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The idea for Empire, Fox's midseason drama, came to Danny Strong when he was driving. "Empire was just some random idea I had," Strong told The Wire at Fox's upfront after party yesterday. "I was literally driving in my car and I thought, I wonder if you could do King Lear in a hip hop empire. I literally was like: King Lear. Hip hop Empire and then my next thought was, 'I should call Lee Daniels.'"

Though Strong's face is probably still best known as Gilmore Girls; Doyle or Buffy's Jonathan—in fact, at the party, his Buffy co-star David Boreanaz was posing for photo ops just a short ways away—Strong's most most recent accomplishments have come as writer. He won two Emmys for Game Change, which he also executive produced, and penned the critically-acclaimed Lee Daniel's The Butler. Hence, his first call when he got the idea for Empire was the director. "We were just talking," Strong said. "We got very close on The Butler. We worked on it for four years. It took forever to get it made. So then when I came up with this idea I was like, well, that’s the guy. And then he loved it immediately, and here we are at the upfronts." Though Strong pitched it as a movie, Daniels suggested a show. "I was like, 'oh my God, you’re right. Because it’s about a family. It’s Dynasty. We call it hip hop Dynasty," Strong said. "It’s like King Lear meets hip hop meets Dynasty."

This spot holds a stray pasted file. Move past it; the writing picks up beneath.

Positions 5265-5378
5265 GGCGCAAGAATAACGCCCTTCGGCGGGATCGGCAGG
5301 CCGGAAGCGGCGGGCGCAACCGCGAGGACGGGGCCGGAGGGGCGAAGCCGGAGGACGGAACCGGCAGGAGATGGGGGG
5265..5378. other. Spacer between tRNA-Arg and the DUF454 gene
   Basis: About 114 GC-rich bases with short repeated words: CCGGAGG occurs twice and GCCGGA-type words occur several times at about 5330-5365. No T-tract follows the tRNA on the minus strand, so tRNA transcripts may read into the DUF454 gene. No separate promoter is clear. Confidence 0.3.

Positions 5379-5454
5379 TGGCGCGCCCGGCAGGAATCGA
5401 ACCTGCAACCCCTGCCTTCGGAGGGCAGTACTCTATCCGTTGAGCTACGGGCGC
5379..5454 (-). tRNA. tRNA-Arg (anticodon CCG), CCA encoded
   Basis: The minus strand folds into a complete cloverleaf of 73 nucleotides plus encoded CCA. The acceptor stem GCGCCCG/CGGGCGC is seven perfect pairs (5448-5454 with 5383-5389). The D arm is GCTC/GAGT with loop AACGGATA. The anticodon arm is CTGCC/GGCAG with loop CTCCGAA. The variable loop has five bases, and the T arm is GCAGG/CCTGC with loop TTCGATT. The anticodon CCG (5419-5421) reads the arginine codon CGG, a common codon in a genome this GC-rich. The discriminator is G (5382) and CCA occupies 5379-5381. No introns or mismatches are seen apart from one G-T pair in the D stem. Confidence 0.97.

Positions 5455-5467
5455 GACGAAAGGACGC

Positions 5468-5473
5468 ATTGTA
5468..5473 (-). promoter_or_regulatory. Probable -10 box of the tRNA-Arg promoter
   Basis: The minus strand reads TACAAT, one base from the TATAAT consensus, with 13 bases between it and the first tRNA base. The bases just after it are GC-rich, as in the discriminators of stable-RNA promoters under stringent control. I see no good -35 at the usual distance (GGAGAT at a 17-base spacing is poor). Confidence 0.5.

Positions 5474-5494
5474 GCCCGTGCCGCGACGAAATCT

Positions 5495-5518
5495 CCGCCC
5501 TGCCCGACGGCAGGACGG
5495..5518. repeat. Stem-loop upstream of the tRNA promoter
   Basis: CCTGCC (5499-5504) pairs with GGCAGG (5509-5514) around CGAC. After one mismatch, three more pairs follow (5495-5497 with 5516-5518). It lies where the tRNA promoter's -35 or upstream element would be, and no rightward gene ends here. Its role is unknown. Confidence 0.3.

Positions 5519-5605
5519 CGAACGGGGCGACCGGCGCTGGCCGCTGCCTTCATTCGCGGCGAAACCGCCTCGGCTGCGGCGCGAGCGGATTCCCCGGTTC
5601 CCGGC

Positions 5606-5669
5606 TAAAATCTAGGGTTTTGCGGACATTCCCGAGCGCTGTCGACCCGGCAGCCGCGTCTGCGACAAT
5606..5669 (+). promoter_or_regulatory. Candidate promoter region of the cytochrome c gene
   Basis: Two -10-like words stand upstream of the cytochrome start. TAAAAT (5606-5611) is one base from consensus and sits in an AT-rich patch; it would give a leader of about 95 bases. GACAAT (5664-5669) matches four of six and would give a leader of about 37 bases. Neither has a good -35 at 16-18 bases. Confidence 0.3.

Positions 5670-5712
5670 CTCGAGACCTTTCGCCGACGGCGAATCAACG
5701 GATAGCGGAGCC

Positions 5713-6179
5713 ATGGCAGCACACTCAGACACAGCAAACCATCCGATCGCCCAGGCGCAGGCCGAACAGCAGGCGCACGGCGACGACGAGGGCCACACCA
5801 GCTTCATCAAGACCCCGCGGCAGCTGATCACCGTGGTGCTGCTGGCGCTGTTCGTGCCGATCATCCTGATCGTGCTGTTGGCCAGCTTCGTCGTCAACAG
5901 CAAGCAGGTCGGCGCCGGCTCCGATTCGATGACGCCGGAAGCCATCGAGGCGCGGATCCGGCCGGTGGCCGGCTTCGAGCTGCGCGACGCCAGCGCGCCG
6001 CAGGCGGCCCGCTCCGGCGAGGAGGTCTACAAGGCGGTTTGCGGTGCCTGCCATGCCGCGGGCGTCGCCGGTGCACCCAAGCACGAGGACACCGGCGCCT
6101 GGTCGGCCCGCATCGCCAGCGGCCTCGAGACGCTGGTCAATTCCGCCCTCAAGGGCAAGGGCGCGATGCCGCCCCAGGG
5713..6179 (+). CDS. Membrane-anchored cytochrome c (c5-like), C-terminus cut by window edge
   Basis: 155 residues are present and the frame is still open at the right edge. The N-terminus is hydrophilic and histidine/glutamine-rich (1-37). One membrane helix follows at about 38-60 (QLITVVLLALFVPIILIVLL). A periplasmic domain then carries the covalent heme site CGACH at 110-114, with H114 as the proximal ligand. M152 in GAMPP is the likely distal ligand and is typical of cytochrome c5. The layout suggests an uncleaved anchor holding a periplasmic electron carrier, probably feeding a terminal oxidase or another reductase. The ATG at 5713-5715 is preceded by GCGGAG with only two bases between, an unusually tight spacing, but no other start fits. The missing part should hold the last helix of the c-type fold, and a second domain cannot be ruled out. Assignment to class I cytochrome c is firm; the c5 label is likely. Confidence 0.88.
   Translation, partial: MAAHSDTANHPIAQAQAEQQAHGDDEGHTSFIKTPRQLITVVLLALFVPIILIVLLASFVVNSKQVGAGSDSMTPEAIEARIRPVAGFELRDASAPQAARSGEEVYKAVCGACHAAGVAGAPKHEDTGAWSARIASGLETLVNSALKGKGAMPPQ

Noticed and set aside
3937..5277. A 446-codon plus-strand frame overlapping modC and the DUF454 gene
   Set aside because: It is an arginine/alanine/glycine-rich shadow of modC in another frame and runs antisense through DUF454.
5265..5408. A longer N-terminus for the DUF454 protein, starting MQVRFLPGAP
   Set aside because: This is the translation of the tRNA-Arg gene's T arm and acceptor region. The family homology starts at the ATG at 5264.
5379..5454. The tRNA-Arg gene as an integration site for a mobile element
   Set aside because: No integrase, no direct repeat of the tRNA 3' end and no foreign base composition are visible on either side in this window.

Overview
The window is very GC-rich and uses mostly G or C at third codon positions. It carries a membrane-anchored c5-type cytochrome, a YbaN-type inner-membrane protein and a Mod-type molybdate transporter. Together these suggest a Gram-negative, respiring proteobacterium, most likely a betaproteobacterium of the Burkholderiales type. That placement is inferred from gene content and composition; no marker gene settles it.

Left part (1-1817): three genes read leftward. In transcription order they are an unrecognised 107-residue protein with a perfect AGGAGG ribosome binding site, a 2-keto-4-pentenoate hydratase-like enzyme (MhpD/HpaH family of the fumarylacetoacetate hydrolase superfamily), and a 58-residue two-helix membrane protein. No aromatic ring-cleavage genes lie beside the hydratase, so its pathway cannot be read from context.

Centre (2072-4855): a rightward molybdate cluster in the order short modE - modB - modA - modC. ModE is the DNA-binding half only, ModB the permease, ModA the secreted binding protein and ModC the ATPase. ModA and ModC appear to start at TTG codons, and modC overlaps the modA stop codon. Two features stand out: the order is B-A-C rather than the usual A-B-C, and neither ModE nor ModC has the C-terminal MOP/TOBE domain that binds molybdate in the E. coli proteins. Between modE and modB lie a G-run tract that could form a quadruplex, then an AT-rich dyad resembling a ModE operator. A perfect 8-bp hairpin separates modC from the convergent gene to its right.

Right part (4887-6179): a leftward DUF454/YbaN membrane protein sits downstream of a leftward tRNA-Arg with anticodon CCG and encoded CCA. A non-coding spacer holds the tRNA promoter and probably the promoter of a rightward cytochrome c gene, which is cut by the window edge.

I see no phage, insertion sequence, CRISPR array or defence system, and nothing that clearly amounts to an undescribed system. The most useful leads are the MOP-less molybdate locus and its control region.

Fox is scheduling Empire midseason, pairing it with a "streamlined" version of American Idol, for what Chairman Kevin Reilly called in his upfront presentation an "ultimate night of music and drama." Empire stars Terrence Howard—also a Butler collaborator—as a music mogul determining which of his three sons will succeed him. His ex-wife, played by Taraji P. Henson, looks to complicate matters, claiming half the company as hers. The show features music from producer Timbaland, and the upfront audience exited to its first single. "It’s badass cool," Strong told us.

"It’s an incredibly exciting moment because I think this will be the first all-African American soap opera in network television in forty years," Strong explained. "The entire cast is African-American, except for one character. So I think that in and of itself is pretty thrilling. But to do it in an environment that’s such a mainstream genre, like the music business and hip hop that crosses over on all races. I think it’s such a perfect way to do it."

Strong is quick to point out, thought that Empire is "not a TV show about race. It’s a TV show about a very affluent, wealthy African-American family that’s tearing itself apart to take over this empire, but then we’re constantly also flashing back into the past in which the main character, Lucius Lyons, Terrence Howard’s character, was a gangster in the Philly ghetto, very similar to very famous rappers today that had these sort of drug-dealing pasts. So you’ll get to see how he rose up from that drug-dealing past to become this superstar entrepreneur that he is."

This article is from the archive of our partner The Wire.